• One other thing I found problematic is the observation by Lynn Scott Cochrane, of Denison U. in Ohio, that students don't distinguish between books, media, and computer software, that it is all one thing to them (58). This statement is used to justify taking more resources online. But I think it is also indicative of another serious problem: the lack of good information literacy skills. One of the early discoveries we are making in our recent usability testing is that students are not as knowledgeable in this regard. They have difficulties interpreting a citation in order to locate an article. They cannot tell the catalog (which you use to find books) from an article database. I don't think that should be a point of pride nor something to brag about. It should not be a promo point either to simply surrender to the electronic waves. This is something I have considered as I read some other items in the literature: here, here, here, and here for instance. But what do I know? I am just a reference and instruction librarian in the trenches.

Anyways, there are my two cents. If my boss asks at some point if I read the article, I may just send her this link. I am not sure yet. I don't want to sound negative. I think we do need to offer better spaces for students to take control of their learning. I believe our role as librarians, one of the roles at least, should be that of facilitators. But I also think that in order to facilitate, you have to have resources to offer. And not everything is online. A lot of it is, but not everything. While Google Books may let you search for a lot of content, you are not going to get everything from it; eventually, Google will prompt you to buy the book and very "helpfully" point you to Amazon or a similar vendor. Same thing with Google Scholar, though we can often make that work with our databases. You may get better search interface with Google Scholar, but you still have to pay for the premium content somehow. Contrary to some trendy people's thinking, the future is not necessarily free. It costs, and it costs a lot. Add to it that electronic sources are not owned, but merely rented, and one should at least show some concern. Can we reduce our print materials? Sure, and we should do so, but we should do so with good judgment and thinking. And we should keep some print items and offer them as well. It's a matter of balance. Then again, what do I know? I am just a mere librarian in the trenches.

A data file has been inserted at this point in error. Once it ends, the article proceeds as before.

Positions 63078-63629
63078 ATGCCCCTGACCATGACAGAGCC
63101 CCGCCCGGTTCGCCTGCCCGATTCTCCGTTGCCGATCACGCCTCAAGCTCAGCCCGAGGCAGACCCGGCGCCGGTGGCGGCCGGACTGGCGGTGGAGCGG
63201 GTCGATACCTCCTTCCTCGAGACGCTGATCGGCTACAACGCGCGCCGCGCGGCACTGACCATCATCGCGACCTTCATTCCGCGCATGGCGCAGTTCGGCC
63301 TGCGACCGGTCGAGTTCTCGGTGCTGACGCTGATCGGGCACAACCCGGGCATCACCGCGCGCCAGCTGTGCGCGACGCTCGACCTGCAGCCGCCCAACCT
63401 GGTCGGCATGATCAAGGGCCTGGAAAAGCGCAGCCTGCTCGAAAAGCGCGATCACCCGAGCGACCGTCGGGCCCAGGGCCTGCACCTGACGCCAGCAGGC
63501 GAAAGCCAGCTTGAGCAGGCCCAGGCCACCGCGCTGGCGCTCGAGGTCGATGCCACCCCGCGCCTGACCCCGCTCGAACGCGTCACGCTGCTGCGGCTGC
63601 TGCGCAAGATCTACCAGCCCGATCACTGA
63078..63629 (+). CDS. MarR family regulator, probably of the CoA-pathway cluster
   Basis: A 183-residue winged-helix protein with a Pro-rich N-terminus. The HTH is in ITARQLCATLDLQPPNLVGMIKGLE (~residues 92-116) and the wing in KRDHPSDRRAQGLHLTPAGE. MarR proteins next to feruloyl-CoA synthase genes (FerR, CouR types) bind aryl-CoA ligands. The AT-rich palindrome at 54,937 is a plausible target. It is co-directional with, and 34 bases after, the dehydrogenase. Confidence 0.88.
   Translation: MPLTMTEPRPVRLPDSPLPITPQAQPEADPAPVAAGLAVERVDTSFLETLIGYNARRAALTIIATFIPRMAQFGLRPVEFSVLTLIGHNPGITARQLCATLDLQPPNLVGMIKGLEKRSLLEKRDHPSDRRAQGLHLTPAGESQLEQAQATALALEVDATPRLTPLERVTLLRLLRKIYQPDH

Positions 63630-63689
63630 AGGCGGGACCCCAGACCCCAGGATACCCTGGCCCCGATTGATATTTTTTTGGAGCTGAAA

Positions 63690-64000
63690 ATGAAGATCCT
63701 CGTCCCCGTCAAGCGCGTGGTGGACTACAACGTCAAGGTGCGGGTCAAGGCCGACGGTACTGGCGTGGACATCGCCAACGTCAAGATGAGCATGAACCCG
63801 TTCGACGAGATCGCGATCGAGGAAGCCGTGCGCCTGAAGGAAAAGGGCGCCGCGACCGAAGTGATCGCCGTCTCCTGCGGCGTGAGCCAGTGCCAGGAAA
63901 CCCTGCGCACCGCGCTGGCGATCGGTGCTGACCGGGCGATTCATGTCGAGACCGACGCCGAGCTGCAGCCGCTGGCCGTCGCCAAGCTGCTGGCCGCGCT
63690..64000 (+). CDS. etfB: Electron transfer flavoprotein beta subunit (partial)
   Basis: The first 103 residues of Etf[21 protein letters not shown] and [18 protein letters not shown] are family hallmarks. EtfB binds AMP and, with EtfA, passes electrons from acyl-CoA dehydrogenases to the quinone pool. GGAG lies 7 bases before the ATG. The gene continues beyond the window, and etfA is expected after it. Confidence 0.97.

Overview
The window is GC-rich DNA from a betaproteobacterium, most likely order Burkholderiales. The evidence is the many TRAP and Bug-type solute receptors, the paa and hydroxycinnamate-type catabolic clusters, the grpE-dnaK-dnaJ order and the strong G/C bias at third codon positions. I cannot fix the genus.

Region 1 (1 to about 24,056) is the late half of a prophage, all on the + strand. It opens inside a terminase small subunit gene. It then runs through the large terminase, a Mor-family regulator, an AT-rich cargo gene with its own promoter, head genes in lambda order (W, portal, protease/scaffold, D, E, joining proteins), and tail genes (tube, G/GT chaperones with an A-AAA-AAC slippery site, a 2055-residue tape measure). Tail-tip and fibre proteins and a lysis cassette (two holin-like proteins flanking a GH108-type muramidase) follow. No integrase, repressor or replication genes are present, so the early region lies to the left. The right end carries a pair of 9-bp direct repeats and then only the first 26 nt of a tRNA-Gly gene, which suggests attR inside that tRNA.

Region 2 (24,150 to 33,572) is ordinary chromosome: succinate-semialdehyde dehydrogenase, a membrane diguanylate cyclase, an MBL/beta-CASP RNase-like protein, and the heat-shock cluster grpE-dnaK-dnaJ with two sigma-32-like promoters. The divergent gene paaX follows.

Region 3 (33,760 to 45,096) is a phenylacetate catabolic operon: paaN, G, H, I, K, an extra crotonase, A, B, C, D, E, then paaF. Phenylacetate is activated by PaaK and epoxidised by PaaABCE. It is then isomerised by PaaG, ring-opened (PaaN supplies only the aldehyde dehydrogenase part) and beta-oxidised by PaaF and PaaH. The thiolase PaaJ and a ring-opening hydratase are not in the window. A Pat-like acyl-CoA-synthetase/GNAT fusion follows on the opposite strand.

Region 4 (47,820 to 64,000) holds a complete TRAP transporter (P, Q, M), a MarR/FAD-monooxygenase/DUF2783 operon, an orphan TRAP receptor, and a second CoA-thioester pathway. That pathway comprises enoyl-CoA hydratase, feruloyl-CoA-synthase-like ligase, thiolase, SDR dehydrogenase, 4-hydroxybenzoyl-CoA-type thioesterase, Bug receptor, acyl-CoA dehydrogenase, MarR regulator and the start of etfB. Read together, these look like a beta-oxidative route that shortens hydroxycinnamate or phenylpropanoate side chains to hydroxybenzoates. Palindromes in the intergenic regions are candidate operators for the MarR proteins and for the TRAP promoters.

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2 Responses to "Article Note: On Morphing Libraries"

My library is going through this right now. The materials in my department is going into compact shelving and into a second depository building that was just built. Books and journals are being moved out to make room for a "learning commons." My workspace for processing is going to be turned into a study room. This is all well and good, and what the students have asked for – mainly more computers, less, well, everything else. But it's very irksome to see all the work going into it when all I mostly see is Facebook and ESPN game scores on every computer. I guess we'll see in a few years how libraries with less books turns out.

Well, at least you get a depository building or remote location. In our case, as we weed, stuff goes, more often than not to never be replaced. And yes, the FB, ESPN, plus MySpace is pretty much what I see as well, but you know that if you question that, the L2 people are just going to see you are not being "student oriented" or something similar. Anyhow, the vision here is we will aggressively weed out the reference area, which means most of the stuff taken out will not be replaced, and it will make room for some kind of "commons" space (what? not sure yet, but that is the plan). We'll see as well. Best, and keep on blogging.